Lovefool 01.27.14 | Angels and Demons

 Our Lovefool loves her fairy tales, so naturally she found a lot to enjoy in the mystically star-crossed romance of Yuriko Matsukawa’s A Dark Fable of the Forest.

 

 

I love fairy tales. But I’m very particular about them and really prefer the old ones, the dark kind before the man behind the mouse came along and sterilized all of the world’s oldest tales and boxed them up all prettily for today’s kiddies. There was a lot of blood in those stories, vengeful tales of comeuppance that they could be. And magic. Bears murdering rude dwarves and doves whispering about bloodied feet – nothing was as it seemed in those old stories the Brothers Grimm recorded so faithfully. And bits and pieces of those gory old tales float up in pop culture every now and again, from the occasionally gritty issue of Fables to…well, whatever that is that’s happening on television on Sunday nights.
 
And when the wind is cold and the days are short and you just want another day to stay in bed and hide from the entire universe, sometimes a little bit of gothic fairy tale can come in handy. So thanks, DMG, I appreciate your noble efforts today in providing two bite-sized volumes of A Dark Fable of the Forest, which was really, really sad and really, really kind of weird.
 
Written and drawn by Yuriko Matsukawa, the story doesn’t hold anything revolutionary, since angels and demons have been shojo fodder for a while now, and the art looks slightly dated. None of that is probably particularly reassuring but it really suits the tale, making it almost seem a bit like a legitimately old legend, rather than something featuring a digital camera. Sure, most timeless tales don’t feature angelic co-eds from Florida doing work experience for supernatural magazines and red-eyed dolls who can talk, but that’s half the charm. What is this story trying to be? Twilight or WutheringHeights? Somewhere between those two things, a little more on the Twilight scale (I see that creeping and here is my token disapproval) than not, and perfect for a cold Monday night.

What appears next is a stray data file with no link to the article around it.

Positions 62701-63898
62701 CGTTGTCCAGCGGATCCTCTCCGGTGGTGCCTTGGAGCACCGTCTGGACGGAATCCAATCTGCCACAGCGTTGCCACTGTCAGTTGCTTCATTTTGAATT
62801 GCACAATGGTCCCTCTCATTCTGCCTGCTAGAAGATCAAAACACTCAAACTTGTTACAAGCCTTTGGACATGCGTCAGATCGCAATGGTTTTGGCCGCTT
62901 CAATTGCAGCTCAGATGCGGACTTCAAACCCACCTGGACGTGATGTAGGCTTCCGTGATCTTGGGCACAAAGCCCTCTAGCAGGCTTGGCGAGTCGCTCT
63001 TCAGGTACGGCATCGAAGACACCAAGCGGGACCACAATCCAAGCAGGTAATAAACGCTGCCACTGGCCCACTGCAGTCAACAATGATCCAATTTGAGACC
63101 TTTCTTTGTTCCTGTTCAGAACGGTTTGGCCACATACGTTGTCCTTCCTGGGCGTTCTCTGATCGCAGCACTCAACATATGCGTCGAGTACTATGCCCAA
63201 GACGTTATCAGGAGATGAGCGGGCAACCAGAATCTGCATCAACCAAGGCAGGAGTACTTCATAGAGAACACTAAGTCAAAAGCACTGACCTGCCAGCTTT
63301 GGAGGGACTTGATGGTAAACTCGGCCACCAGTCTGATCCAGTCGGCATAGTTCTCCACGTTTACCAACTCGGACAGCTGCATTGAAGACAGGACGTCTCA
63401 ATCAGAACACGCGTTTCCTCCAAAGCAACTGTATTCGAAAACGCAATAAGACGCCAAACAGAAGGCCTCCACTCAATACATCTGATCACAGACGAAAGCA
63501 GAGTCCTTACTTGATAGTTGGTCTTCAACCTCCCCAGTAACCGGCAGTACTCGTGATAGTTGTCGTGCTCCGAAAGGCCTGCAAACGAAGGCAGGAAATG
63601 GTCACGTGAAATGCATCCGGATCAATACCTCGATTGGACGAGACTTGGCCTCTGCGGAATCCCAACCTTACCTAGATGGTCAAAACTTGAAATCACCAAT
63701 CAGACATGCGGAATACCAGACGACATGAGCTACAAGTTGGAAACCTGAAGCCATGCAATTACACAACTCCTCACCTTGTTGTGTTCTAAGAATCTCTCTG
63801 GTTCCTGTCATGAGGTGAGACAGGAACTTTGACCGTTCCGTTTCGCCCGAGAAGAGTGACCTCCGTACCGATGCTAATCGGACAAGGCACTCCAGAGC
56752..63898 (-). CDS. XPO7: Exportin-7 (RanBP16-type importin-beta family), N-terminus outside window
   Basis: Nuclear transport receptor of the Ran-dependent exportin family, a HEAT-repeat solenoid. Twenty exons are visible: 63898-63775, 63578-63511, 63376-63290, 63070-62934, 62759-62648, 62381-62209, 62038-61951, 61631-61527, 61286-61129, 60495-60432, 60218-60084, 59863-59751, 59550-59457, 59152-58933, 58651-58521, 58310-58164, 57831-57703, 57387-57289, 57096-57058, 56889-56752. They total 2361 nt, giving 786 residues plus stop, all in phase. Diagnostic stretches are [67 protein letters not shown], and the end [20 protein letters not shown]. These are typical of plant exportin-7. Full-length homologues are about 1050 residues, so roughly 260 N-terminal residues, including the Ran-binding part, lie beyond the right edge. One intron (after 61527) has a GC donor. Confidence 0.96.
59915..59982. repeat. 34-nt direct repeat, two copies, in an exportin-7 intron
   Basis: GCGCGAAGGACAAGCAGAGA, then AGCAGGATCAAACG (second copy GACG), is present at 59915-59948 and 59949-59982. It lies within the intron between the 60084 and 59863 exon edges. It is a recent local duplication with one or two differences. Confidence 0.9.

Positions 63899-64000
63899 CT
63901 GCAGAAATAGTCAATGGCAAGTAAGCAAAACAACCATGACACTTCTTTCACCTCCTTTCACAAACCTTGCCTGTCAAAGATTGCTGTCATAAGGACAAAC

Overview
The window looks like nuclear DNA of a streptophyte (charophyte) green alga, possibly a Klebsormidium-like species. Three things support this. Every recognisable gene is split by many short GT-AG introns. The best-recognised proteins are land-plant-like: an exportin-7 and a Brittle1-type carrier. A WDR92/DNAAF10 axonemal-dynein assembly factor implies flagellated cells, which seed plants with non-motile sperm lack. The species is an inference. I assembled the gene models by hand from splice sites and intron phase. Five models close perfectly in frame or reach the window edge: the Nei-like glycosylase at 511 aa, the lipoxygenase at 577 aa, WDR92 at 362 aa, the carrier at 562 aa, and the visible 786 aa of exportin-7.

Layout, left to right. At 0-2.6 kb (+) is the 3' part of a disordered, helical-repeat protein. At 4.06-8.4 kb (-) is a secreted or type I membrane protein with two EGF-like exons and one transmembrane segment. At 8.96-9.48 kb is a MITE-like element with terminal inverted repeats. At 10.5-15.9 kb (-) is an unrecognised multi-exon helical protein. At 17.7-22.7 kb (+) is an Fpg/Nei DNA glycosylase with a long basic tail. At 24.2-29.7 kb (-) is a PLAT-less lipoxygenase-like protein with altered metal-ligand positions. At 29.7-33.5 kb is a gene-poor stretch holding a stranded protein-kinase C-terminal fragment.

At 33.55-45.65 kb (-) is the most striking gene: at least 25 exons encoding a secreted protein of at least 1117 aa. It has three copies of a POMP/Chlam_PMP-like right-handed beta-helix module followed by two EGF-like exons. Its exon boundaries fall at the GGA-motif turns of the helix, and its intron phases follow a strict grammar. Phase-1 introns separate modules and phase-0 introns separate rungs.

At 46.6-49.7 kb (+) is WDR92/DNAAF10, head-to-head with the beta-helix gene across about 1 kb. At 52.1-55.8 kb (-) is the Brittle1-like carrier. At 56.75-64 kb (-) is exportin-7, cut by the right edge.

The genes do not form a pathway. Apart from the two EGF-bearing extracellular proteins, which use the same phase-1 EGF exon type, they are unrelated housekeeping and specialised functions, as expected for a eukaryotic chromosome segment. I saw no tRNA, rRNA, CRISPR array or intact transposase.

So I can’t give you motives or intent but I can tell you what it is. It’s the story of ancient powers slumbering under human skin and stored in the dark, cool ground. It stars angels and demons and men wearing faces they shouldn’t be. It’s a story about family and both the benevolence and malice that can thrum along those ties. It’s about checks and balances, facts and figures. Matsukawa tells us that 90% of the world can be explained away with science and logic, leaving 10% a mystery. And in that 10%, we learn the story of a lock and a key, a dark man and a bright woman, and a long tradition of keeping them apart to keep those aforementioned mystical powers safely away from those who once held them. Alyssa Hamilton and the Chevalier d’Or, the co-ed and the demon, aren’t going to work it out, possibly ever, but that’s okay. There is, in the style of these things, a kiss and a smidge of salvation before the not-necessarily-happy ending.  
 

A Dark Fable of the Forest is all of that. And, frankly, there’s nothing new under the sun here but sometimes you need a little star-crossed mystic love to remind you that there are more things in heaven and earth, really, than are dreamt of in your philosophy. | Erin Jameson

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